A Neolithic Chinese polished axe head carved from a black-green stone. The axe is trapezoid in outline with a straightened blade and a narrow-rounded end. The bladed end has been polished to a sharp edge, whilst the back appears less refined with surface irregularities.
Date: Circa 3500-2000 BC Provenance: From a private west country collection, Bath, UK, 1990's. Condition: Fine condition, earthly encrustations to one side.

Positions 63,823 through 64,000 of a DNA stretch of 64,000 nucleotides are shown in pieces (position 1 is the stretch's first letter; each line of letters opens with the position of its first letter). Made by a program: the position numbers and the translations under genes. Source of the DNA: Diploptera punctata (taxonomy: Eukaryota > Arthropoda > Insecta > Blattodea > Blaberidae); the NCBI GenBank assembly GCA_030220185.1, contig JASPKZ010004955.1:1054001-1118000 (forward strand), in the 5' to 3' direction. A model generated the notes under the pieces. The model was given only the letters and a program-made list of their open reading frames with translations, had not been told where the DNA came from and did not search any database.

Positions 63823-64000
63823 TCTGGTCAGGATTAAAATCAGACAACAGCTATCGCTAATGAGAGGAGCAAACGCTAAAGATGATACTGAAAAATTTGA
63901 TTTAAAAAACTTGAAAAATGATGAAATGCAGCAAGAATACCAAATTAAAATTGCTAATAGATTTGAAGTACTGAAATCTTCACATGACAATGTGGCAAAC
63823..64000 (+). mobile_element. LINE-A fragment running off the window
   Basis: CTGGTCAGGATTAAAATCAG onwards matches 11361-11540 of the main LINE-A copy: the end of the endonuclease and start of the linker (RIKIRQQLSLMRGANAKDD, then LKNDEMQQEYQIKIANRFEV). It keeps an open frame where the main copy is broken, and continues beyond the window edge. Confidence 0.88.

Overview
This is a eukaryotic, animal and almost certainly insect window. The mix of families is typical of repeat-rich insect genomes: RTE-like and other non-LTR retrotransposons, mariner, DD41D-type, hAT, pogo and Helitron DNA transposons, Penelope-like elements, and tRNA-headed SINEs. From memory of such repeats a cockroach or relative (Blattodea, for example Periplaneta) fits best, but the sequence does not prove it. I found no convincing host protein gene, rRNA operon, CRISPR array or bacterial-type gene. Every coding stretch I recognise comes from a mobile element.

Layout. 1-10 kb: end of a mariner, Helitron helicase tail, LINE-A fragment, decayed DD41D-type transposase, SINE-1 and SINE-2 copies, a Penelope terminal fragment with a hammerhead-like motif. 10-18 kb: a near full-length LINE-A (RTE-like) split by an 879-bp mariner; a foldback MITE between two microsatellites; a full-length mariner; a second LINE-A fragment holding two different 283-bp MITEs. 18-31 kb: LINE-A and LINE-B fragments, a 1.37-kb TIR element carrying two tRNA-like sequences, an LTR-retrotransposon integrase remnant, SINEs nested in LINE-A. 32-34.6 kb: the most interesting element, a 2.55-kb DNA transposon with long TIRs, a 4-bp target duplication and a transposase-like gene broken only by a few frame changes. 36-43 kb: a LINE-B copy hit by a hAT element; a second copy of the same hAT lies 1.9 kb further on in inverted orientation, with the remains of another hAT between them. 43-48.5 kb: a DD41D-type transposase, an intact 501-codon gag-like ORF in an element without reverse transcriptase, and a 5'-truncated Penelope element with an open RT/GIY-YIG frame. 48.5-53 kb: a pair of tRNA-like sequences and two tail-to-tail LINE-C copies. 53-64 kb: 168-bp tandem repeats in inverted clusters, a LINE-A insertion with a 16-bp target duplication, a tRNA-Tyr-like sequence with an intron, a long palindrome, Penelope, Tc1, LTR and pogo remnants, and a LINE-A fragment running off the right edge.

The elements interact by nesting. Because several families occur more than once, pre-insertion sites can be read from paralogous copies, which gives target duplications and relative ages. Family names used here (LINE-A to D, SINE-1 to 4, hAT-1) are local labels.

The Neolithic period was one of greatest technological developments in human evolution. During this age, stone was used to make a wide variety of tools, the gradual advancement of which culminated in the invention of metal implements. The Neolithic period saw the advent of farming, which led to the First Agricultural Revolution: the transition from a lifestyle of hunting and gathering to one of agriculture and settlement. During this time, communities began to cultivate land and to domesticate animals.
Many of the artefacts recovered from this period are axes, which were used to cut down trees and to shape timber for construction. Such stone would have been tied to a wooden handle.
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